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Wednesday, 2 May 1973
Page: 1558

Mr KEOGH (BOWMAN, QUEENSLAND) - Has the attention of the Minister for the Capital Territory and Minister representing the Attorney-General been drawn to the recent publicity regarding alleged deficiency in our laws dealing with credit? In line with the Government's intention to use its powers in the Territories, particularly the Australian Capital Territory, to provide models for effective law reform, will the Minister direct his attention to the issue of fair consumer credit laws? Will he particularly examine the recommendations made last year in the report of fair consumer credit laws by a committee of the Law Council of Australia? Will he make every effort to see that new laws of this type act effectively on the operations of supranational companies as well as local financiers?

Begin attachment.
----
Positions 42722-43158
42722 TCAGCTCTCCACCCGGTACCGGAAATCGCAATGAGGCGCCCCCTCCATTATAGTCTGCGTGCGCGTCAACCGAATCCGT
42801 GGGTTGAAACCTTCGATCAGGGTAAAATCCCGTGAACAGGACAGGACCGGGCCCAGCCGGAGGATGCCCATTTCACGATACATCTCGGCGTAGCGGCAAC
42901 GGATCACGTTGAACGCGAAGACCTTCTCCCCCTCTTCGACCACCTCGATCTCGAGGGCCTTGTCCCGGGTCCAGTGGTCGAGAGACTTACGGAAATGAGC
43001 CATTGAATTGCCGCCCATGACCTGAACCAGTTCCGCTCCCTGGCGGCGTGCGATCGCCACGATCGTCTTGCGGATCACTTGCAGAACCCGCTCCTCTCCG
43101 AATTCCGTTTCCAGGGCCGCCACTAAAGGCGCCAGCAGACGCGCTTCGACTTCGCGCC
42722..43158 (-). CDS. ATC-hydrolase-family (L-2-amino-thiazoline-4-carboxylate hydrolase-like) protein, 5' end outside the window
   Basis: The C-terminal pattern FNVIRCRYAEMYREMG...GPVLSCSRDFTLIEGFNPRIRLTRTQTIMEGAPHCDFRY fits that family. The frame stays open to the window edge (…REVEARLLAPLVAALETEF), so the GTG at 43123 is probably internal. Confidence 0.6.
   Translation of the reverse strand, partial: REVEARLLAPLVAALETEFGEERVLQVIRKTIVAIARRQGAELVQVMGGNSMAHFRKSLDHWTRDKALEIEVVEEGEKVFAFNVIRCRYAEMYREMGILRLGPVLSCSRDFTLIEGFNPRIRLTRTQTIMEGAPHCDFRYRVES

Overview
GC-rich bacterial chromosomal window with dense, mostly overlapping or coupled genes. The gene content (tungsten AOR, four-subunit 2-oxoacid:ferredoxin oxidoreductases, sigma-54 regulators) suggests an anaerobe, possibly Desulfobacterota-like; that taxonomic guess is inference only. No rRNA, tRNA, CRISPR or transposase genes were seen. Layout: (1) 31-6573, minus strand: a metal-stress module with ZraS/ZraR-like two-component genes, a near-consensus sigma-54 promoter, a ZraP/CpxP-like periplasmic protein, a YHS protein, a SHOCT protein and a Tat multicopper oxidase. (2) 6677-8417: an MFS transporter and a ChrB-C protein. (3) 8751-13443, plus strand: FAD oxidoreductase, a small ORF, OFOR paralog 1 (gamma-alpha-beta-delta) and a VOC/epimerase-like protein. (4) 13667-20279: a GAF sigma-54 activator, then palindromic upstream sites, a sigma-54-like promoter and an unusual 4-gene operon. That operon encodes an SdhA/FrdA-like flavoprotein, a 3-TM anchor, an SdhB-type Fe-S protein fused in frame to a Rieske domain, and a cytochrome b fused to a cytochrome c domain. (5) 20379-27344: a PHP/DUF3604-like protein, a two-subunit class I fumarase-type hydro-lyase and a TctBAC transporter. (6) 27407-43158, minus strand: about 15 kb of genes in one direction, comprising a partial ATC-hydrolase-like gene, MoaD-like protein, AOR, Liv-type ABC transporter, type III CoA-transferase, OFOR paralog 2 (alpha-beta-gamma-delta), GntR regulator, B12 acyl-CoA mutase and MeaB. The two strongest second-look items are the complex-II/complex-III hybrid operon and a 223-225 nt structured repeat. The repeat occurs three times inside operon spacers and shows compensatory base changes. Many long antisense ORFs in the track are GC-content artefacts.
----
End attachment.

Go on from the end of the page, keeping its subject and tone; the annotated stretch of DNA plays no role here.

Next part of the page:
Mr ENDERBY (Minister for the Northern Territory) - Yes, I am aware of the recent publicity dealing with this problem, which is being given increasing attention. Many of the national newspapers are giving increased space to it. The report to which the honourable member referred is loosely known as the Molomby Report, which resulted from work done at the University of Adelaide. The recently held Australian Finance Conference dealt with the same problem. I think it has to be said that Australian laws on credit come into 2 categories. One is the matter of credit control from the community point of view generally. Another is from the point of view of the protection of the consumer. In recent years much greater attention has been given to the protection of the consumer and the great need for it. Australian laws are fragmented in this regard. We have mortgages, bills of sale, hire purchase agreements. It is becoming increasingly well known that these agreements do not give proper protection. The leading State in the pioneering of reform work in this field is South Australia, under a Labor Government. There can be little doubt about that. I have already arranged for one of my officers to visit South Australia and familiarise himself with the achievements that have been brought about there. Discussions have taken place between myself and the Attorney-General on this subject in regard to the Territories. I hope that we will be able to produce something on this matter in the near future. As the honourable member would know, multi-national corporations pose greater problems and their position has to be seen in a wider context, but this aspect is also under consideration by the Government.

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